In music they evinced much interest, and, if possible, would keep me at the piano, or “music table,” so called by them, from early dawn until night. Upon one occasion, when I was entertaining these dusky friends with “The Girl I Left Behind Me,” and other airs with which they were familiar, from having heard them played by drummers and fifers, at Fort Mojave, I was nearly overcome, upon completing the performance, to find half of the Indians in as complete deshabille as possible to conceive, some making strenuous efforts to force their legs into the sleeves of some gaudy shirts that had been presented to them, others trying on hats, and making their toilet in numerous ways. It was time for me to make an exit, as they were having altogether too good a time at our expense. [1]

My favorite part of her account is the reminder that music can be a universal language. Unable to communicate with the visiting Native Americans but wishing to be a good hostess, Mrs. Hancock played music for them. Her guests loved it, always requested more entertainment, and at one point had a jolly mishap while trying to dress in new clothing.

This year at the Drum Barracks we were able to share Christmas carols and traditional Civil War music in a similar spirit of sharing and goodwill. Perhaps we couldn’t always speak the languages of our guests, but we could smile and sing and watch them cherish that moment of historic sounds for the holiday season. Some guests came and sang with us, participating in the experience of creating parlor music that adds joy to a chilly day, song to a silent, old building, and hope for days of peace.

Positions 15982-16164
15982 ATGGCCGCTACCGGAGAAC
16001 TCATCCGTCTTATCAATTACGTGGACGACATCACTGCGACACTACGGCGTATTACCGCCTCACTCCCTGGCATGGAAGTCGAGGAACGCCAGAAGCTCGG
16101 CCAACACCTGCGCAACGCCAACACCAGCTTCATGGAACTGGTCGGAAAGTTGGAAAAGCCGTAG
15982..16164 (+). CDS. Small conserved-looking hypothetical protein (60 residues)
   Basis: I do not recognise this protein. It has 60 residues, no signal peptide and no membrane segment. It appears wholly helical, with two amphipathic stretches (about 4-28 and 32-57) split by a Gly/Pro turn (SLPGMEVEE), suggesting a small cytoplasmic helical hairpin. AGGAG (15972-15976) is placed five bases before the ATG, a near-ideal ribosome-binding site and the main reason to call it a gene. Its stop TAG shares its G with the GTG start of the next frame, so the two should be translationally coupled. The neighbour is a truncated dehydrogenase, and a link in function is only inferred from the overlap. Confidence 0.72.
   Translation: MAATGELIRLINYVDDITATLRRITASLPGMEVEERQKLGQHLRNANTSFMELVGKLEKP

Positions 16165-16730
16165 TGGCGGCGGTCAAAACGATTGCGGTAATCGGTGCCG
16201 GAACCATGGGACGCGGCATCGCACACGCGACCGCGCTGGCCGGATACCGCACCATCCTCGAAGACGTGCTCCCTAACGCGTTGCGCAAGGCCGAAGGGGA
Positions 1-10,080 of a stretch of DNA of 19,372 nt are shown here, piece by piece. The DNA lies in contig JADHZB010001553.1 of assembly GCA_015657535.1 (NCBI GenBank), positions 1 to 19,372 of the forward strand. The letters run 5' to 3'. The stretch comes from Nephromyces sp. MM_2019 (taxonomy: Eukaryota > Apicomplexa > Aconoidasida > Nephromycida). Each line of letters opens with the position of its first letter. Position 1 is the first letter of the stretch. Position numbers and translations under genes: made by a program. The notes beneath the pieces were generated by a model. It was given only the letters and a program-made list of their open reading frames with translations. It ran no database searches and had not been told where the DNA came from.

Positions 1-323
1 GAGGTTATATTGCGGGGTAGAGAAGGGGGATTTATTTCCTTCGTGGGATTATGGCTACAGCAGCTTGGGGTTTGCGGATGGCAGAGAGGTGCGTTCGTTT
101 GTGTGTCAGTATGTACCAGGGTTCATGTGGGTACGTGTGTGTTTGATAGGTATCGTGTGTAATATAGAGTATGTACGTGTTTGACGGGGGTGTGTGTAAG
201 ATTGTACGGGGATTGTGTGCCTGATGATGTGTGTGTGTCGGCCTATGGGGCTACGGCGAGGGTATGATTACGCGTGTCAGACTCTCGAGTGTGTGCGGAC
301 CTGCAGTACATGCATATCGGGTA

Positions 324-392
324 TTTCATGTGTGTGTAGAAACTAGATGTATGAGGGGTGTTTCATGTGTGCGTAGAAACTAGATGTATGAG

As we folded our music books to finish the day at the barracks, one of the girls insisted that we gather round the piano for one more song. “Auld Lang Syne,” she requested. We sang the familiar words while the notes echoed from the old piano. Fittingly, the breeze gently blew the parlor door closed as we sang the final chorus. There was a warmth in the scene, joy and memory in the words, and music in the parlor one more time.


  1. Reminiscences of Winfield Scott Hancock by Almira Russell Hancock, pages 60-62.

4 Responses to Historical Pianos in Civil War California

    1. Sarah is the future, we hope, of independent historians. When severalo f us in California meet up at conferences r events, we have such a great time–tea & coffee are drunk and tears are shed. I always wonder if those men & women would be surprised that, so long after their deaths, they are still mourned?

      1. I believe they would be. They were simply living. So I think the best way to honor them is to keep them living … which is the beautiful work you’re doing. – tsk